It sounds picky, but the school is within its rights to do as they have done. Hard though it seems, you best way forward is probably to learn from your mistakes and try to do whatever the school is suggesting to improve. You haven't mentioned whether you think the observations were unfair or whether you were given helpful advice on how to achieve whatever they want. On the whole, schools want their NQTs to succeed. As an NQT, you get (I hope) a reduced timetable and a mentor to support you. Once you have completed NQT, you become a cheap teacher, and therefore just what the school wants.

    I am afraid that you probably do need to make time to contact your union.
     
    grumpydogwoman likes this.
  8. Rott Weiler

    Rott Weiler Star commenter Forum guide

    OP is in primary, I've never come across a primary with a school nurse working in the school. Come to think of it the secondaries I know used to have them but don't any longer either (or only occasionally, 1 morning a week or something).
     
    yodaami2 and agathamorse like this.
  9. blueskydreaming

    blueskydreaming Lead commenter

    Statutory guidance:
    https://assets.publishing.service.g.../696428/Statutory_Induction_Guidance_2018.pdf

    See section 2.17 - A suitable post for induction

    In particular the final 3 bullet points in that section:
    - involve the NQT regularly teaching the same class(es);
    - involve similar planning, teaching and assessment processes to those in which other teachers working in similar substantive posts in the institution are engaged; and
    - not involve additional non-teaching responsibilities without the provision of appropriate preparation and support.
     
    agathamorse likes this.
  10. caterpillartobutterfly

    caterpillartobutterfly Star commenter

    You are not meeting teaching standards, evidenced by three observations from different observers.
    There have been six safeguarding incidents that the head knows about.

    The decision to swap to a new role can't have come as a complete surprise to you.

    Being a cover teacher means a lot less hassle in may ways and will enable you to teach across the school. Perhaps another year group would suit you better and you'll find that out.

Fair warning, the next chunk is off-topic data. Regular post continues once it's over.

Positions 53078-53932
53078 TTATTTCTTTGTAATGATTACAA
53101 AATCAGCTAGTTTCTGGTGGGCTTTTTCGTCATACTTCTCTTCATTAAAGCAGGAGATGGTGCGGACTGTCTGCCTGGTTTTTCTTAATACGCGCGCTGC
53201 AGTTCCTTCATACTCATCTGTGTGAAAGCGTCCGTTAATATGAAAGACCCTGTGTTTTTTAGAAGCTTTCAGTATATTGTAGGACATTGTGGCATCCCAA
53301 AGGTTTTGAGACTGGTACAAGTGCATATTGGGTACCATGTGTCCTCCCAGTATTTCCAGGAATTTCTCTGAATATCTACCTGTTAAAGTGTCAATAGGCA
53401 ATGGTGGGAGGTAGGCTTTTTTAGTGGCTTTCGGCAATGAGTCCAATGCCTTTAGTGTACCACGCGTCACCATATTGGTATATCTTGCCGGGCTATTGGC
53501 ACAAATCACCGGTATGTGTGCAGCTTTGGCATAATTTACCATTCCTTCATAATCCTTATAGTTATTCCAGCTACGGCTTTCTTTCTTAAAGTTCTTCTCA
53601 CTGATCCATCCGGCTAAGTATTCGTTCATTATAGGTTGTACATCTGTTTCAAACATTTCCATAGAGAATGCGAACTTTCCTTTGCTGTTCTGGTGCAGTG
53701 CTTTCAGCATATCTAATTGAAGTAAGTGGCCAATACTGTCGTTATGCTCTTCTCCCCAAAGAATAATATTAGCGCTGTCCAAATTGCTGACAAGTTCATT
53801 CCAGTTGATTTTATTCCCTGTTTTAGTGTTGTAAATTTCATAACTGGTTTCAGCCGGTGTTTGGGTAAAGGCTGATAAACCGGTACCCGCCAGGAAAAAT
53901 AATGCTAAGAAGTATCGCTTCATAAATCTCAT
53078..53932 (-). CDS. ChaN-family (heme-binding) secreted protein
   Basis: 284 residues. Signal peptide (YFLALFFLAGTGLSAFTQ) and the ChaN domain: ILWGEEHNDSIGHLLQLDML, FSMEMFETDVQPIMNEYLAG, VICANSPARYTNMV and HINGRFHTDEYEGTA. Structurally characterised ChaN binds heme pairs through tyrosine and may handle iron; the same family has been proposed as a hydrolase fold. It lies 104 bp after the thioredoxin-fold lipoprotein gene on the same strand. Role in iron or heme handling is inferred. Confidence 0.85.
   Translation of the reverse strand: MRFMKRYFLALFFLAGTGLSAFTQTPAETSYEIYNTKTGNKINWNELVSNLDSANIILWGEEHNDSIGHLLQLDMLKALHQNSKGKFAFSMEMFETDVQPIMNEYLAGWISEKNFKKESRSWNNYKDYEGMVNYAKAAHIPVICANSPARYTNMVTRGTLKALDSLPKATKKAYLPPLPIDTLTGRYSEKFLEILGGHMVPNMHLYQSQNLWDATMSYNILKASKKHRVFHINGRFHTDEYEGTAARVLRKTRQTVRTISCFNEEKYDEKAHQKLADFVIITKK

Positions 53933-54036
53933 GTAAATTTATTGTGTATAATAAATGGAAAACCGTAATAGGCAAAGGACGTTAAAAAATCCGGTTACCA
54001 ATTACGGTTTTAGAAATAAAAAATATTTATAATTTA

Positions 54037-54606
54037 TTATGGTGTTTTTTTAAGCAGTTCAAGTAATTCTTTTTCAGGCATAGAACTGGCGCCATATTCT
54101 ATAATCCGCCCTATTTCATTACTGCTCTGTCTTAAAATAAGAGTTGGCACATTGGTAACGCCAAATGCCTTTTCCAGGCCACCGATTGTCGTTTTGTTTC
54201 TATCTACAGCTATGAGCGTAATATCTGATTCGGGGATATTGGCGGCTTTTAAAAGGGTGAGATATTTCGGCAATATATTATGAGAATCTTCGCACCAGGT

Sounds like the school are trying to help, so accept this and do whatever it takes to move further towards meeting the standards next term.
     
  11. SparkMaths

    SparkMaths New commenter

    If it continues, make sure that you resign before the end of the third term otherwise you can't do your NQT again or work as a teacher. Just after Easter is probably ideal if you fail you 2nd term.

    You can do some time as a supply teacher to gain experience before trying again in a more reasonable school (it only counts towards your NQT if it's going to be a full term on supply). You have two terms banked, you only need to pass the third term.
     
  12. foxtail3

    foxtail3 Star commenter

    Surely the terms won’t be banked if they’ve been failed. OP has said the first term was failed.

    I think advice from regional union is essential and some hard and clear thinking about whether to continue and what proper support can be put in place to enable OP to improve and meet the standards.
     
  13. Stiltskin

    Stiltskin Lead commenter

    You need to make the time. I would also talk to your contact person at the appropriate body, which will be at the Local Authority in many cases but may be a teaching school (these details should have been given to you before you started).

    Out of interest was the issue that you took a child's temperature or you used the wrong method?
     
    agathamorse likes this.
  14. Caity52

    Caity52 New commenter